A Skeptic’s Movement: Open Borders and Mistrust of Authority

Open Borders is a skeptic’s movement. Advocates claim that one of the world’s most important, and fairly popular, public policies is immoral, inhumane, and inefficient. For some, even the concept of Open Borders is shocking. Aren’t governments supposed to control borders? Won’t Open Borders lead to chaos and disorder?

Open Borders is not the only movement to rely on mistrust of the state. For example, privacy advocates are concerned about the abuse of surveillance by law enforcement agencies. Not only should we be concerned that state officials might use surveillance for personal goals (tracking an ex-girlfriend, for example) but we should also be concerned with more systematic abuse. When state officials gain more access to our bank accounts, phone records, and emails, state repression is more likely.

Similarly, the recent anti-police movement in the United States expresses skepticism of government. These activists argue that police can’t be trusted to use force without supervision and that they should face consequences for their actions. While these activists wouldn’t identify themselves as anti-police, they do criticize the current US policy, which is that police officers are rarely sanctioned for use of force because the law makes it extremely difficult for prosecutors to show that police officers were not concerned about their safety.

An important question to consider about the skeptical movements is how Open Borders relates to mistrust in government as expressed by these other movements. To answer this question, it helps to distinguish between short term mistrust created by specific incidents and deeper distrust emerging from a more sustained criticism of policy.

Mistrust Emerging from Short Term Incidents

Sometimes, people become skeptical of government policy because of a specific incident or cluster of incidents. The reactions to the recent deaths of Eric Garner, Tamir Rice, Michael Brown and other young Black men in the United State are examples of mistrust driven by incidents. At the time of this writing, there does not appear to be a whole sale criticism of police or the laws that make it easy for police to commit these acts. Yet, a movement has sprung up that seeks punishment for specific police officers or reform in certain places.

Incident-driven skepticism of government can still be useful for movements. They bring attention to an issue, people provide resources, and so forth. An industrious activist can make the connection to broader issues, but this is often hard. Perhaps the most important outcome of these incidents is to challenge local conditions. The killing of Michael Brown in Ferguson, Missouri might lead to change in that city, even if it does not result in national reform of the police.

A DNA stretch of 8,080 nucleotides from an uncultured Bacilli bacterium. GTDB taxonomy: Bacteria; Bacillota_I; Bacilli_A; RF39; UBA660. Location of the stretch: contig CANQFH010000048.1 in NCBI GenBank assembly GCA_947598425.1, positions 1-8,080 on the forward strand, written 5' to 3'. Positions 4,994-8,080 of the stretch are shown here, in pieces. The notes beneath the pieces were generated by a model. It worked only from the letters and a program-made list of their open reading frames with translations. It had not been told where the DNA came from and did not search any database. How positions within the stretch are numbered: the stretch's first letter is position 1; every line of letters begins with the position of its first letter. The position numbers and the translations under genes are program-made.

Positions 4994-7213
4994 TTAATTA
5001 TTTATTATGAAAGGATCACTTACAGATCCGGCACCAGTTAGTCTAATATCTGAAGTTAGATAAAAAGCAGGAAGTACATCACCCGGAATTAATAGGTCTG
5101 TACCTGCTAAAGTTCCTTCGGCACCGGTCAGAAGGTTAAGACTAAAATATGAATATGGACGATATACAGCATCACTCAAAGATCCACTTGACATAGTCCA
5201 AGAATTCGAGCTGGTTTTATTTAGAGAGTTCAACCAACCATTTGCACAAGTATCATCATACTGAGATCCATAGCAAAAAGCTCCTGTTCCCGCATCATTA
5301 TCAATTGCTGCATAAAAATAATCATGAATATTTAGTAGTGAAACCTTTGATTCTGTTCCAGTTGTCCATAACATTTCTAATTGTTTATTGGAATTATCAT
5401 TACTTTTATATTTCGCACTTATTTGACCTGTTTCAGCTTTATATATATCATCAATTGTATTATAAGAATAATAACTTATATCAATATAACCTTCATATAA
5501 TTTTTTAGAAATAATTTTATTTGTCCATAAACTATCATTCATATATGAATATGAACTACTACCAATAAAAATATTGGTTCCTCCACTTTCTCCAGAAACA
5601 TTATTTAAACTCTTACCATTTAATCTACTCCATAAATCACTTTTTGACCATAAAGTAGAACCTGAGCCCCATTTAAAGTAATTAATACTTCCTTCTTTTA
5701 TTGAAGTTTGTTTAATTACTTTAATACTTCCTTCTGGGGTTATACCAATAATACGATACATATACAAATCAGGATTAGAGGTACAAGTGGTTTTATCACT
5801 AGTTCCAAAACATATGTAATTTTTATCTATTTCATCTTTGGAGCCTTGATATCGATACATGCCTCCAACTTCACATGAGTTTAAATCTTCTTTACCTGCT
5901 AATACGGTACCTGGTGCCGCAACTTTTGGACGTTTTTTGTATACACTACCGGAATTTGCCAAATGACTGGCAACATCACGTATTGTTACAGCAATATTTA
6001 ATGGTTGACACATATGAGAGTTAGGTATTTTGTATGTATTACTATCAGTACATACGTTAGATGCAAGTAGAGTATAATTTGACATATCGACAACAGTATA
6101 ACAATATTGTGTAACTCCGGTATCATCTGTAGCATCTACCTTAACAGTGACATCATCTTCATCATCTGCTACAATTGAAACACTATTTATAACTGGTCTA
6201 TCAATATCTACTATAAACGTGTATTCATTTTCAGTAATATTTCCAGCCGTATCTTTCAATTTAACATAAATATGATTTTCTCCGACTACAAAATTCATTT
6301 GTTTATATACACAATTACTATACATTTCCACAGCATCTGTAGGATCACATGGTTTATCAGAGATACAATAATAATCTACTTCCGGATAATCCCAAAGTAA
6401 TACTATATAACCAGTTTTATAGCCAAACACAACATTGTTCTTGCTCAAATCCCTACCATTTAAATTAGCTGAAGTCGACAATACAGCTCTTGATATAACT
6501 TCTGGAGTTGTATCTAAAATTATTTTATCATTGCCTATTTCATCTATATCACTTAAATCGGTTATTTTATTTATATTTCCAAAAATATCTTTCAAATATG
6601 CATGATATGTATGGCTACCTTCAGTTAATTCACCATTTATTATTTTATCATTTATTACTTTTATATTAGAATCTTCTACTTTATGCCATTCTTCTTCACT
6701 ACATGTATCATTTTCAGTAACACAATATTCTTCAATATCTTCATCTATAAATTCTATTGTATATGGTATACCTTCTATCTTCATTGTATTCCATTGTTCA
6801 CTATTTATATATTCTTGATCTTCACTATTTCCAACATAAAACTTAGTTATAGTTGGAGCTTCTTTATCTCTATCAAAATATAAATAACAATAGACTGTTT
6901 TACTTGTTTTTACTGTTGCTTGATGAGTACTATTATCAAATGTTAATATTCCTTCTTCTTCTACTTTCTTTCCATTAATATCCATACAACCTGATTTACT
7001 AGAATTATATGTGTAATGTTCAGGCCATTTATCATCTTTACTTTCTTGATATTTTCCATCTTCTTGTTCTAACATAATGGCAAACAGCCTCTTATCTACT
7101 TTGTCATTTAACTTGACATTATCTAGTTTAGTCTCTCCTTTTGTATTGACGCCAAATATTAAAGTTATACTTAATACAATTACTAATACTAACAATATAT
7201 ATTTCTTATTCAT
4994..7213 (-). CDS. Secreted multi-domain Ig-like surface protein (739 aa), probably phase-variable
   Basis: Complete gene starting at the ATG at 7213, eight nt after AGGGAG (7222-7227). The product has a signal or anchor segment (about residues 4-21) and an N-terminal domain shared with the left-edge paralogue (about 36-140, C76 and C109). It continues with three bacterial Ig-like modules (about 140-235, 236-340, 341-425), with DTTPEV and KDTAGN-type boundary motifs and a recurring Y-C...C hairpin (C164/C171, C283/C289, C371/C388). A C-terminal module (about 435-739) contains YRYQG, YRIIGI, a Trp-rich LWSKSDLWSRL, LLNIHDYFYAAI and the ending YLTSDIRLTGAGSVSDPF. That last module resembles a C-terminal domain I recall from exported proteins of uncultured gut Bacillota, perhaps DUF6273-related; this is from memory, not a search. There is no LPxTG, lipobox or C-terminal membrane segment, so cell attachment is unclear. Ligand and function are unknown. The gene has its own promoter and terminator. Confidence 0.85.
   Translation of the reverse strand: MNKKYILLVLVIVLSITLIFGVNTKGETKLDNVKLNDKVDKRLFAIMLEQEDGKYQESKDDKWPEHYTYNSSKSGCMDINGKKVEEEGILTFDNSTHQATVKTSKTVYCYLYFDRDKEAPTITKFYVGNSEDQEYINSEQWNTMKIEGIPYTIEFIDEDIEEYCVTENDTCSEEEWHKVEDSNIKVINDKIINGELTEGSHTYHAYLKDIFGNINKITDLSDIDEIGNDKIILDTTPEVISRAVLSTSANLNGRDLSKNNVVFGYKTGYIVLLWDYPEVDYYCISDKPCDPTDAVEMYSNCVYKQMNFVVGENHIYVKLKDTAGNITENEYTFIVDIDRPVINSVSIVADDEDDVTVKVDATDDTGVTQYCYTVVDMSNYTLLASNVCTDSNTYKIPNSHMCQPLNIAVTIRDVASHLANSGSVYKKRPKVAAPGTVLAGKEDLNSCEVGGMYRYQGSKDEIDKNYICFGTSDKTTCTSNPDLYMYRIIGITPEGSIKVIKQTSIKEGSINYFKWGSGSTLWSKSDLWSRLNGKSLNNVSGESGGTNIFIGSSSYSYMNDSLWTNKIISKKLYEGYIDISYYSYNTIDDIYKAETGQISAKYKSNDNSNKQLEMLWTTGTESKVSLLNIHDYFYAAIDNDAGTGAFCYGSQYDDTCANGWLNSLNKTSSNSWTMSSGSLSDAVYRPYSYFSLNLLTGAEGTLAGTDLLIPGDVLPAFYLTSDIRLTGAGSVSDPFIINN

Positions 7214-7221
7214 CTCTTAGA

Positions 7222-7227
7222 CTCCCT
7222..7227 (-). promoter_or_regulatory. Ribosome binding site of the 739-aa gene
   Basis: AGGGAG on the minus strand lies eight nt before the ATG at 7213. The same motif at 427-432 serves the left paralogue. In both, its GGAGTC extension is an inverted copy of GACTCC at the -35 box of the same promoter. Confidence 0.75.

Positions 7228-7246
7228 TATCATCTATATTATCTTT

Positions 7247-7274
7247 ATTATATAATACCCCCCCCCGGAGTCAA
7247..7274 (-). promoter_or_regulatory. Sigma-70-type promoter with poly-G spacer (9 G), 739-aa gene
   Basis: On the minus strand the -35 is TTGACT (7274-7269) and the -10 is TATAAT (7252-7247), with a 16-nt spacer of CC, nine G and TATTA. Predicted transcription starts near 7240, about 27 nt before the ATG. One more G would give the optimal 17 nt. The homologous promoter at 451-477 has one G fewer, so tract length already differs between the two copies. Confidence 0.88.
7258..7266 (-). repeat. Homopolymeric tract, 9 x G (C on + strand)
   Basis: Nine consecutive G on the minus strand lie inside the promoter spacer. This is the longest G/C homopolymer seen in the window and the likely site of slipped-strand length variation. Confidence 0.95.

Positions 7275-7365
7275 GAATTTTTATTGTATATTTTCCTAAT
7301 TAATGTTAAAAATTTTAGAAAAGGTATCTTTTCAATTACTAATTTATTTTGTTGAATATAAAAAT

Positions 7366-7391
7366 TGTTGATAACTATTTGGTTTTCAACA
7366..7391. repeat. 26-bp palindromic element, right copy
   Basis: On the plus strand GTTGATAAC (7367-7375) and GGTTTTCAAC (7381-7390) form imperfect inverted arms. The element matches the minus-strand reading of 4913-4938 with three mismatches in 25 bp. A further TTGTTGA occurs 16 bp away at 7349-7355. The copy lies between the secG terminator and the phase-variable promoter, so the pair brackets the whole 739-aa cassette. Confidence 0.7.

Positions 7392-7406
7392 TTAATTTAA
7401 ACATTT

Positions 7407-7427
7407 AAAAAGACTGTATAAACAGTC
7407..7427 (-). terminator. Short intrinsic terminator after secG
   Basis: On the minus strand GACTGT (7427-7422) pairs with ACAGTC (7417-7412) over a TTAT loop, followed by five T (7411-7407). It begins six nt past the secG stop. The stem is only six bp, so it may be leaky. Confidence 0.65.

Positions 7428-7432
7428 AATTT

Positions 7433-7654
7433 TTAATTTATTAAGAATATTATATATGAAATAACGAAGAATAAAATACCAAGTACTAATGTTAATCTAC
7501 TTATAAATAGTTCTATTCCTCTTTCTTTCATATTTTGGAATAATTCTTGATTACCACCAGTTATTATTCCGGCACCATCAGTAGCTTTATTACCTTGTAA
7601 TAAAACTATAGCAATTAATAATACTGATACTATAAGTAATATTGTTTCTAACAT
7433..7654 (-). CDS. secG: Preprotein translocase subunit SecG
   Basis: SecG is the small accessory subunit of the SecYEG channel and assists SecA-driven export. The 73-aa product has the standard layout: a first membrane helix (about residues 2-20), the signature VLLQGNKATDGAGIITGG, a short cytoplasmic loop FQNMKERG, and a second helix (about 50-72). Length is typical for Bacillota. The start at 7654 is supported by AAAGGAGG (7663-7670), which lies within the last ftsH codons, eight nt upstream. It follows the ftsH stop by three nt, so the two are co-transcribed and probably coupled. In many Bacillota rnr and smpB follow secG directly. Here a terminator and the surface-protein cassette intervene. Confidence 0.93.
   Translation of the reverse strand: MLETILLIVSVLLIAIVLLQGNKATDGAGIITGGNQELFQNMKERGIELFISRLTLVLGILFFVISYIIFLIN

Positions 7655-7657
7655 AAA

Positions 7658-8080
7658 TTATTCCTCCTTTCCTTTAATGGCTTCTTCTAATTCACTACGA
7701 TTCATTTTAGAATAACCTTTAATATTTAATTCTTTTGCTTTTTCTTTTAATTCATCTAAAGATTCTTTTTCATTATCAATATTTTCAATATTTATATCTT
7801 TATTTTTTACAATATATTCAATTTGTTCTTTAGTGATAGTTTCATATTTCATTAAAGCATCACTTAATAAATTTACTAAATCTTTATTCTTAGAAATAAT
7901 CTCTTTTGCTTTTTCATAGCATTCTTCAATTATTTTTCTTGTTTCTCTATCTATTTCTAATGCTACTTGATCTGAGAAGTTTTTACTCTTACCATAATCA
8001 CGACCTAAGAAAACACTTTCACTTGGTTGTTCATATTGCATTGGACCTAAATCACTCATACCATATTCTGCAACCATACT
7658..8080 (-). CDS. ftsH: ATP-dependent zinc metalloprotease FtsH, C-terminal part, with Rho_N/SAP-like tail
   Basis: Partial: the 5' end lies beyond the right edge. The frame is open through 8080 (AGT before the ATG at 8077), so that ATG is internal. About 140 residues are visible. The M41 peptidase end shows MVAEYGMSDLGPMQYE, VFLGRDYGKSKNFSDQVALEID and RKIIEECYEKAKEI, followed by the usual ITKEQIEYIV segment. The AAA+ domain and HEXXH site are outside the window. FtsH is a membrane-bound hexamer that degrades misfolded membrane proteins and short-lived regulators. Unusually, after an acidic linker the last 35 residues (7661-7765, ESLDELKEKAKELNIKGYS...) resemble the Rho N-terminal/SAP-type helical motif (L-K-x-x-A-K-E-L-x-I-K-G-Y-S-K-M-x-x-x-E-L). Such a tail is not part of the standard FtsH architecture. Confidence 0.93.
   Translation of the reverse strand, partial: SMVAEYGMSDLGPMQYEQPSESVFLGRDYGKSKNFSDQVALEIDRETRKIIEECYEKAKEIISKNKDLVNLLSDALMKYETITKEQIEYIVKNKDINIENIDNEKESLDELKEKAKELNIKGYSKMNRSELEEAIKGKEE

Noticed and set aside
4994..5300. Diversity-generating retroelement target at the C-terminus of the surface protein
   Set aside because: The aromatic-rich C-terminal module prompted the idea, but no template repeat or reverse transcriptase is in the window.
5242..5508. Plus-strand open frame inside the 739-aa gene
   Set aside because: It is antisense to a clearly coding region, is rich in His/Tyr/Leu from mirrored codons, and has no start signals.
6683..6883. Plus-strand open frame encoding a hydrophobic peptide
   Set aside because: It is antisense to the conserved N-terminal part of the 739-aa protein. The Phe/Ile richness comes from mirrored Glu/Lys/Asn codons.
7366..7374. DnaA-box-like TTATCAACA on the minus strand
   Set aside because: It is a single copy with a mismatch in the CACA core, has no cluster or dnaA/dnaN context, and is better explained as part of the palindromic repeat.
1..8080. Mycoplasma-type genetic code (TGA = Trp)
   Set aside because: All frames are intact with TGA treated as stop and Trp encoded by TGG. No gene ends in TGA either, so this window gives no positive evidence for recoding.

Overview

For Open Borders, I suggest the following. There are incidents that can erode the public’s views on migration restrictions and they can be useful, but do not expect them to transform the movement. Instead, use them as short term opportunities to build a movement. Use them to bring people together who might not otherwise interact. They can also be used to gather the resources needed for more systematic action. When incidents occur, Open Borders advocates may provide the intellectual heft that can be used to bolster and support a sustained reform effort in specific places.

Cultivating Deeper Skepticism about Migration Control

In general, it is not clear to me that the distrust around issues like mass surveillance or police violence can be immediately tranferred to migration because policy evaluation seems to depend a lot how people bundle issues. Currently, people bundle issues according to political party, which political scientists call “polarization.” I do not think it is wise to turn open borders into a Democratic or Republican issue just to curry favor from people in one party who might be skeptical of police violence (Democrats) or mass surveillance (libertarian leaning Republicans). Thus, unless we turn open borders into, say, a Democratic issue, it would be hard to bring all the “skeptics” together.

What do I suggest instead? I might avoid thinking about mistrust altogether and focus on showing how open borders is not consistent with popular values. This is a strategy of creating wide scale cognitive dissonance. There are many ways to do this. Incidents that create negative impressions of closed borders can be used to bring people together. But so can educational efforts, court cases, and other forms of action. This is more valuable because it is an alliance that exists independently of parties and of specific incidents, which have short term impacts.